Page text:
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BLOOD COMMENTARIES

CLINICAL TRIALS AND OBSERVATIONS

Cercamondi and colleagues meticulously detail the changes in iron homeostasis before and after treatment for tuberculosis. Initial inflammatory signaling by interleukin-6 (IL6) induces hepcidin, inhibiting gastrointestinal iron absorption. This is counterbalanced by elevated levels of erythroferrone (ERFE), which induces erythropoiesis. Upon treatment, ERFE remains elevated while IL6 and hepcidin fall, leading to increased iron absorption and concomitant reticulocytosis. These results suggest that iron repletion should be reserved for patients who do not recover after treatment.

GENE THERAPY

Reinhardt et al present a long-term follow-up of 10 patients who received autologous gene-corrected stem cells for adenosine deaminase (ADA)–deficient severe combined immune deficiency. All but one patient recovered sufficient immune function to prevent infections without enzyme replacement therapy. The gammaretroviral vector used has been supplanted by recent vectors to reduce risk of genotoxicity; interestingly, although these patients have insertions at proto-oncogene sites, they have not developed secondary malignancies, unlike other recipients of similar vector gene therapy.

LYMPHOID NEOPLASIA

T-cell acute lymphoblastic leukemia (T-ALL) is associated with high rates of relapse, and novel therapies are needed. da Silva-Diz and colleagues describe preclinical studies of a novel mitochondrial uncoupling compound in T-ALL cell lines and in human T-ALL patient-derived xenograft models, demonstrating both cytostatic and cytotoxic effects on tumor cells. This study suggests a critical role for mitochondrial oxidative phosphorylation in T-ALL that provides a novel pathway which can be exploited for therapy.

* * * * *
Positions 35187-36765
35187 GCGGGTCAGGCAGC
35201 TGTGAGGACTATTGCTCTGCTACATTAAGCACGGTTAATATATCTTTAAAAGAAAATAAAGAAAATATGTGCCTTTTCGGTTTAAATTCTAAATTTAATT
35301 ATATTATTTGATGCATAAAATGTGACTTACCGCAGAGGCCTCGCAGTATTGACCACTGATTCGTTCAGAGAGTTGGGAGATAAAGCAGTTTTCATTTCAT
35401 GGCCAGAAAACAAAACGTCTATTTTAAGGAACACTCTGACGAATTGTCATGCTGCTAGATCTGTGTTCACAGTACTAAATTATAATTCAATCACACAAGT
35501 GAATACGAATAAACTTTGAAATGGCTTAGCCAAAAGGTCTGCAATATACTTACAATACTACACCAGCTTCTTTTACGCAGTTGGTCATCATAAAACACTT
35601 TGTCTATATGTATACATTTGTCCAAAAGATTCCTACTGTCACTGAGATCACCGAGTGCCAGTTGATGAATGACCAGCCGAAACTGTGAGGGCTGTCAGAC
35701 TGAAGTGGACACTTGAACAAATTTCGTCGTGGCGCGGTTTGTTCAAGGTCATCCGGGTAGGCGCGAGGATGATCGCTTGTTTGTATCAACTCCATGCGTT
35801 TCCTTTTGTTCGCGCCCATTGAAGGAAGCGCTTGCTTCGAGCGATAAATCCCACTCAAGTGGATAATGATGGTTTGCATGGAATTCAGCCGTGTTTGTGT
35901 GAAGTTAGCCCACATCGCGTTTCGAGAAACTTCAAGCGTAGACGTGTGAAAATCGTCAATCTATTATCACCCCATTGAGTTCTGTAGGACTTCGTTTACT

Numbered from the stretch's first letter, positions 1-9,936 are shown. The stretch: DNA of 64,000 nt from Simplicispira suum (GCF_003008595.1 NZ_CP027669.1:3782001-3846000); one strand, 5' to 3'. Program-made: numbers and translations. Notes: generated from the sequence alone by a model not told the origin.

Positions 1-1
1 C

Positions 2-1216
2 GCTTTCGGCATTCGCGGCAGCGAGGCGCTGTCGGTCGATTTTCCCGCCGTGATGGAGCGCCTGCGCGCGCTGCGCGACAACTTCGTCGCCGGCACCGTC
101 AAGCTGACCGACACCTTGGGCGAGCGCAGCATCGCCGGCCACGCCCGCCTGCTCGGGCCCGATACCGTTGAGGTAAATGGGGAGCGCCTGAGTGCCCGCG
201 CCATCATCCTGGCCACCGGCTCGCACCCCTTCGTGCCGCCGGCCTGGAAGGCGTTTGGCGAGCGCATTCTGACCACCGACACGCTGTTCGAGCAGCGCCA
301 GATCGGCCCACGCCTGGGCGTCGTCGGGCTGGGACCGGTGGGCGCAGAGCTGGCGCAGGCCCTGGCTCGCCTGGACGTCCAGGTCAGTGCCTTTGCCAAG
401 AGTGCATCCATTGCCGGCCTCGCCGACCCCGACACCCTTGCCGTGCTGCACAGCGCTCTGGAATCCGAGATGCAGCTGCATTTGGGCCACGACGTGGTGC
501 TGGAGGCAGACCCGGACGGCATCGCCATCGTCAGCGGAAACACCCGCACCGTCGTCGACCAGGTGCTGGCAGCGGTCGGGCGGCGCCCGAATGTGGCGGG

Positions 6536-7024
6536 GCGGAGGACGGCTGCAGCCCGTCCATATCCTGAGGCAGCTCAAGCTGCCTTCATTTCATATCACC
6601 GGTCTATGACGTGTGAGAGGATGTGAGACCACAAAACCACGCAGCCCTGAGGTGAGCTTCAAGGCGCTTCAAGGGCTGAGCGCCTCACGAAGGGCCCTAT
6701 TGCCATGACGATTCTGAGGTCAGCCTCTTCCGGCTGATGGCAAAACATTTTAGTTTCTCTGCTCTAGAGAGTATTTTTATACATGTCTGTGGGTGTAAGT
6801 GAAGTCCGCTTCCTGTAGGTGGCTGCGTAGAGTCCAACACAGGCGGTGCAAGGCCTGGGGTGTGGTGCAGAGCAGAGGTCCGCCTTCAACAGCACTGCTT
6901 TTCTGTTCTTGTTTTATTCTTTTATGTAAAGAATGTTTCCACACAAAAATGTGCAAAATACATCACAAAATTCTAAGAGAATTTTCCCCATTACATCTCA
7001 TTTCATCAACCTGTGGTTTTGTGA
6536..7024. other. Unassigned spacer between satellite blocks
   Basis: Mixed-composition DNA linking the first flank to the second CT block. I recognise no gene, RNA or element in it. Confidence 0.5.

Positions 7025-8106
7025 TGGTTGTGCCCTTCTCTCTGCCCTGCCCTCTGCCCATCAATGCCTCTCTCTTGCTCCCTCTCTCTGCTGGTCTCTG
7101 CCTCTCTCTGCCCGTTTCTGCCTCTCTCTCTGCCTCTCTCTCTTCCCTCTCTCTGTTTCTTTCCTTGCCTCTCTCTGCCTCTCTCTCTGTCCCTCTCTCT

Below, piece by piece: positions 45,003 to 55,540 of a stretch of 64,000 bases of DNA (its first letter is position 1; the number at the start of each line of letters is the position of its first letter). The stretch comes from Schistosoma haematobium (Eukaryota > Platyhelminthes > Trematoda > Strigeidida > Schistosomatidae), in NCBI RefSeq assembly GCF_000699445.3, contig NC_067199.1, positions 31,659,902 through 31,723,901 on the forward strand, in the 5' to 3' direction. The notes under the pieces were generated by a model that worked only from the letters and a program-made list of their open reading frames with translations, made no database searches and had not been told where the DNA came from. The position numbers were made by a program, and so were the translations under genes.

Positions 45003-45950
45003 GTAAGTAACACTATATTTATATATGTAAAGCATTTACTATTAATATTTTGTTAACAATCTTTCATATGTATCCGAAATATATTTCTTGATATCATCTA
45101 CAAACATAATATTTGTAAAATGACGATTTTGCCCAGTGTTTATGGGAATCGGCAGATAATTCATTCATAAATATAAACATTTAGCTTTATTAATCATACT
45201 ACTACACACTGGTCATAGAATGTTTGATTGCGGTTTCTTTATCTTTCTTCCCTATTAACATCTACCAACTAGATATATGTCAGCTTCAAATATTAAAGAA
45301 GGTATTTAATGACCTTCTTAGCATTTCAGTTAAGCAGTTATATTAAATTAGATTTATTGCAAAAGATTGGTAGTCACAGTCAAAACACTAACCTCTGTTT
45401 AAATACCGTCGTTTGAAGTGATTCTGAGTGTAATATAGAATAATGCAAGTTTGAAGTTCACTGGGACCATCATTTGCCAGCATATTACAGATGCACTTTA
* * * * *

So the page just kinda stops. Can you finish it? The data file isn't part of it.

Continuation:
MYELOID NEOPLASIA

Two companion articles highlight the complex cell type–specific regulation of the expression of the master myeloid regulator PU.1. Trinh et al report that a long noncoding RNA, LOUP, induces PU.1 transcription by linking the RUNX1 transcription factor to the PU.1 enhancer and promoter, forming an active chromatin loop; induction is disrupted in t(8;21) translocation leukemia, where binding of the RUNX1-ETO fusion protein decreases chromatin accessibility. In the other article, van der Kouwe et al demonstrate further complexity, reporting that PU.1 transcription is negatively regulated by an antisense RNA that is also induced by RUNX1. PU.1 transcription thus reflects competitive interaction of the enhancer with the sense and antisense promoter; RUNX1-ETO activates the antisense promoter at the expense of the sense promoter, decreasing PU.1 expression.

THROMBOSIS AND HEMOSTASIS

Pijning et al report the novel observation that the platelet aIIbβ3 integrin receptor occurs in 2 different covalent forms. Onethird of the molecules lack 1 disulfide bond, thereby changing the distribution of the receptor in the platelet membrane, its signaling properties, and its rate of uptake into clathrin-coated pits.

LETTER TO BLOOD

BLOOD WORK

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